A special committee has been called at the United Nations this week to discuss the protection of rights of a group of people who are often overlooked. While often marginalized and sadly forgotten in the larger discussions of human rights, the more than 600 million people with disabilities worldwide must no longer find their basic rights pushed to the side or ignored any more.
"We must attend to the needs of a segment of the world population which, in spite of disability, gives us a lesson for living and overcoming adversities," Ambassador Luis Gallegos Chiriboga of Ecuador told the U.N. at a recent session, and he is right.
For those of us challenging countries around the world and here at home to ensure basic human rights, we must no longer neglect or forget persons with disabilities in our call for proper treatment and dignity for all people.
Worldwide, persons with disabilities of all sorts face not only a variety of everyday challenges, but also the horrific challenge of living in places in which their basic human rights are often not protected or else blatantly violated by laws and practices.
Indeed, looking around the world (and even here at home) at some of the atrocious and discriminatory laws proves why a stronger emphasis on ensuring the rights for the disabled is needed so desperately.
The National Council on Disability, in a paper published for a conference in 2002, reported a variety of scenarios in which discrimination against persons with disabilities was systemic and legalized. In Thailand, for instance, the Council notes that the Constitutional Court banned people with disabilities from becoming judicial officials. In Honduras, laws prevent persons with disabilities from teaching. In Germany, after a court awarded money to complainants who said sharing a hotel with disabled guests ruined their holiday, hotels are now leery to book disabled travelers.
Amnesty International reported last year that in Albania, a Family Code amendment was passed that barred marriage rights to people with certain mental or physical disabilities. Under this law, people suffering from schizophrenia, manic-depression (bipolar disorder), or congenital blood diseases (amongst other things) are not allowed to marry. This law even extends to people suffering from HIV/AIDS. In order to marry, says Amnesty International, medical certificates proving that potential spouses do not suffer from any of the particular disabilities must be presented. In many places, voting rights are denied to persons with disabilities, as are employment rights.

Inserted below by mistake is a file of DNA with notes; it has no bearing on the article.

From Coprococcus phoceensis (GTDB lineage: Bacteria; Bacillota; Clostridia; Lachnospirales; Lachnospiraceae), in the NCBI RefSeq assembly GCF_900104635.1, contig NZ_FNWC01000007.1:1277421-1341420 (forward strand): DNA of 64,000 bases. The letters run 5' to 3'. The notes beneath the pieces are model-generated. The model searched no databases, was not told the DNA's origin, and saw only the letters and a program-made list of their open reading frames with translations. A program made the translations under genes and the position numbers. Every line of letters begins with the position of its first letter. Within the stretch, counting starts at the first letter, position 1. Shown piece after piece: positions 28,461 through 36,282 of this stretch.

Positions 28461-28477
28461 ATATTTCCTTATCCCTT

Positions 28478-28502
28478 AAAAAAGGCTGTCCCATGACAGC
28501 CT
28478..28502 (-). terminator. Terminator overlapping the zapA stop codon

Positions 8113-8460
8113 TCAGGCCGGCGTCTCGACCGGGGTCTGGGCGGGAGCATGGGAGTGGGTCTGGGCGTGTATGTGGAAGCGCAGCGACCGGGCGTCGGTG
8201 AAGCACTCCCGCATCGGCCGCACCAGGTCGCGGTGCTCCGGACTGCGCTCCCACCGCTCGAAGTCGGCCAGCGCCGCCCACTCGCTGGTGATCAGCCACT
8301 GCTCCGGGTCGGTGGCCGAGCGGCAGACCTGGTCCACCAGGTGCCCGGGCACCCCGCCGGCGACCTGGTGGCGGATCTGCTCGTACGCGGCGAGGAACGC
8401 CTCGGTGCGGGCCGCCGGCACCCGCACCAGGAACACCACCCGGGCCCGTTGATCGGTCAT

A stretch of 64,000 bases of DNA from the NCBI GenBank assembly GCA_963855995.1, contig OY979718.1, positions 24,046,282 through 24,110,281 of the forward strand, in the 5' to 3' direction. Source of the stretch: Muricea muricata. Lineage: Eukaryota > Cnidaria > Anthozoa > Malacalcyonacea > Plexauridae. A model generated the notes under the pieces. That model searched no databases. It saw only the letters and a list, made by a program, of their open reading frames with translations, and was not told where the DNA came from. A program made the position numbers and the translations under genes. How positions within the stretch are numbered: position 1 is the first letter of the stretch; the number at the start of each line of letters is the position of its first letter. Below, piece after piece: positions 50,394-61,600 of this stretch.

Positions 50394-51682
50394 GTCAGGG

Beside denial of rights such as these, in many places persons with disabilities are declared incompetent to take care of themselves by the law and shuttled off to inadequate and often inhumane facilities to "keep them out of the way."
In Bulgaria, for instance, Irene Khan of Amnesty International found just such a situation, in which residents were little more than prisoners, held in long, dank corridors with little care. The rooms of disabled children were locked down, and they weren't even provided with toys. The restrooms at one facility detailed by Khan had not been cleaned for a long period of time, and indeed neither had any of the residents received hygienic treatment. With laws regarding the rights of disabled persons as they are (particularly the mentally disabled in Bulgaria) many of the people in the facility Khan visited had been "abandoned by society with nothing to do and nothing to hope for… excluded from society on a basis of a diagnosis which are questionable, founded on assumptions which are outdated and seldom reassessed," Khan quotes a consulting psychiatrist as saying.
As America struggles to fulfill the promises made by the Americans with Disabilities Act, which the National Council on Disabilities considers woefully slow and ill-defended by law, we must work to ensure that the human rights of persons with disabilities are no longer put on the backburner or ignored in the larger debate. Persons with disabilities should not be made to suffer degrading treatment, discrimination, exclusion or any other affront to their basic human dignity. As the U.N. committee meets on this important topic this week, we should work to raise our voices and remind everyone that human rights for disabled persons is an essential topic.
As Justin Dart said during the National Council of Disability's 2002 convention, "we must give up business as usual and fight as if the lives of billions depended on it, because they do."
Meg Burd is an anthropology graduate student. Her column runs every Friday.